The Pride of Rugby
Though it lags far behind football (soccer) in almost every metric apart from hospitalizations, rugby is on even footing with the world’s most popular sport when it comes to simplicity. Certainly both sports have their fair share of obscure rules – ‘off side’ and the dangerous theatrics of the scrum come to mind – but in the end all they require is a ball, a field and a dozen friends. For this reason rugby is the game of choice for many communities in Eastern and Southern Africa.
The Bhubesi Pride Foundation is one of many organizations using rugby’s popularity to uplift students and communities, teaching them everything from basic hygiene to gender equality. Born out of a string of youth and community sport projects, BPF Is now a formally recognized in 9 African countries, stretching from South Africa in the south to Kenya and Uganda in the north.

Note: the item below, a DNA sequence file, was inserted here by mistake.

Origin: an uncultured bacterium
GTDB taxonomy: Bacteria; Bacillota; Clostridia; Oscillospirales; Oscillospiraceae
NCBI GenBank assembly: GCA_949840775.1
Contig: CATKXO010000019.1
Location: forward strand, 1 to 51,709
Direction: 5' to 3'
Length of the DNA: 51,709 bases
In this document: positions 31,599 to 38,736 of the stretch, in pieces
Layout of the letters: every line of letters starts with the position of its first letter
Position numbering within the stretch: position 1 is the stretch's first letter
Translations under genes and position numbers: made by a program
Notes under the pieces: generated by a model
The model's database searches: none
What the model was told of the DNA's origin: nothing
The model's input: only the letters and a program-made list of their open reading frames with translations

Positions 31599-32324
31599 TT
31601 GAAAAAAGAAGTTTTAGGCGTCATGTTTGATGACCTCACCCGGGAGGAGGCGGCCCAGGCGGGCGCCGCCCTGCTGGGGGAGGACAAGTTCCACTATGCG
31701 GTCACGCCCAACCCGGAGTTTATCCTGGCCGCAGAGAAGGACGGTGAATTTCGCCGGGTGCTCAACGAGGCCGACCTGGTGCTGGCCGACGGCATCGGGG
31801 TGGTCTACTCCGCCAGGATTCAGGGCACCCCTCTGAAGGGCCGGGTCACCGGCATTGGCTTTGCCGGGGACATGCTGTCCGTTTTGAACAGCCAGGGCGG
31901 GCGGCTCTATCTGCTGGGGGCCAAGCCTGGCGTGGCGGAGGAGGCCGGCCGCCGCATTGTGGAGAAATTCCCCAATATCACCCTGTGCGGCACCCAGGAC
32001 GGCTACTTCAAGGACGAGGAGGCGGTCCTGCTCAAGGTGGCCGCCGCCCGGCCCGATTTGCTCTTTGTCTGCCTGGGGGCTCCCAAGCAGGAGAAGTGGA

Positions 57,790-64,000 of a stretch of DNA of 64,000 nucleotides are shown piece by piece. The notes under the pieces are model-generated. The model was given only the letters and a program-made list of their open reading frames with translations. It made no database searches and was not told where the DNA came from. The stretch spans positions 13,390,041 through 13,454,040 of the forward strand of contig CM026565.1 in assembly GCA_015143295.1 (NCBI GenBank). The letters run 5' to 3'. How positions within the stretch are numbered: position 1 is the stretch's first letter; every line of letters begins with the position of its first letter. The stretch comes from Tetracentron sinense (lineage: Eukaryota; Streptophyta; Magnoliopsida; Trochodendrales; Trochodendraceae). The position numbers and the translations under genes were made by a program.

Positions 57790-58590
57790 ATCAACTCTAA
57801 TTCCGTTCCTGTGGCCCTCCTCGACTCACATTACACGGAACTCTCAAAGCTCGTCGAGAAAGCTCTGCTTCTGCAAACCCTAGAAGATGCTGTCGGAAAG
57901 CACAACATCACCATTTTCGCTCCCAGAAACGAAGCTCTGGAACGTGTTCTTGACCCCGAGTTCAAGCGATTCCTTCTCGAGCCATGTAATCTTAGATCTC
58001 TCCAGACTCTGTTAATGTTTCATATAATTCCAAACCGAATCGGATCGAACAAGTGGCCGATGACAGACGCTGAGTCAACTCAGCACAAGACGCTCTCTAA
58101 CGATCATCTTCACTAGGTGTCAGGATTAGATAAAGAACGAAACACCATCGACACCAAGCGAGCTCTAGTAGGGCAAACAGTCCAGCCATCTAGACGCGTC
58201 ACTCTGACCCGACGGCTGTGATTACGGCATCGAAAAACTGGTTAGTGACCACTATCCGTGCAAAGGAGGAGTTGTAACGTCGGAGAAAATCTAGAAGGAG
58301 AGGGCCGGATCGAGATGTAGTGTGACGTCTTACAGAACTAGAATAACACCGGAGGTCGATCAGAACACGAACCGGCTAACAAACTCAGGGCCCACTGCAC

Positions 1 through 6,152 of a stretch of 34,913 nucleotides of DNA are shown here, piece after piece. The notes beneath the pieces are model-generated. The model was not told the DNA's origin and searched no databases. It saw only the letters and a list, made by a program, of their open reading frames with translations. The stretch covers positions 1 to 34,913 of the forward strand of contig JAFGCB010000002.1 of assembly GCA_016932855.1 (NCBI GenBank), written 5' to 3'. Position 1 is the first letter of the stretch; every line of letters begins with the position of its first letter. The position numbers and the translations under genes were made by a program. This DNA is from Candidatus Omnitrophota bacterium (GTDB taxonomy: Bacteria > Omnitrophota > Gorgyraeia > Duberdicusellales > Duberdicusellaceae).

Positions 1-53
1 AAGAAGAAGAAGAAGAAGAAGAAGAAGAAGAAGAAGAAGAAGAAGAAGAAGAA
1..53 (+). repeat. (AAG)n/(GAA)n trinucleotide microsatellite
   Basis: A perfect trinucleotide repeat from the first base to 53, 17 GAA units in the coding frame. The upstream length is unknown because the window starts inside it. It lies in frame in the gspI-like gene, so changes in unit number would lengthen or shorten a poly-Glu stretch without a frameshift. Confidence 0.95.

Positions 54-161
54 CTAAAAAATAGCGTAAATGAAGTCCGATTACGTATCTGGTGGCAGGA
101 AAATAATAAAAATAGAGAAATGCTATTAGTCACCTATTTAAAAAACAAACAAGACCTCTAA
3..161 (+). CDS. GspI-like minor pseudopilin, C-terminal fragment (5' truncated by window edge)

The Bhubesi Pride Foundation has two main activities. It organizes annual coaching expeditions. And it works to improve and update public, academic and sport infrastructure and facilities through what they call ‘Legacy Projects’.
BPF brings together NGOs, national rugby unions, government departments, international schools and local businesses to support and expand their programs. Volunteer coaches are well qualified rugby players and coaches from Europe, North America and other parts of Africa. Each participant brings a different approach to the sport but shares the same enthusiasm for the game. “To use sport, exercise and, for the next few months, rugby, as a medium for development is a thrill and a privilege,” writes Jacob Hiscock, a 2015 volunteer.
Both the annual coaching missions and BPF’s Legacy Projects leave lasting impressions on the communities they serve. Since 2013, BPF has helped create sports spaces in South Africa, including the installation of two dozen computers and environmental restoration efforts. This year, BPF completed improvements to school facilities and libraries in Botswana and Gabrone.
There is much to be learned from what has been called “a hooligan’s game played by gentlemen.” Whether it’s the subtle rules or the not so subtle experience of being knocked down and getting back up for 80 minutes, rugby is a good source of life lessons for those who love or play it. The Bhubesi Pride Foundation believes everyone deserves the opportunity to do so.
By Ben Young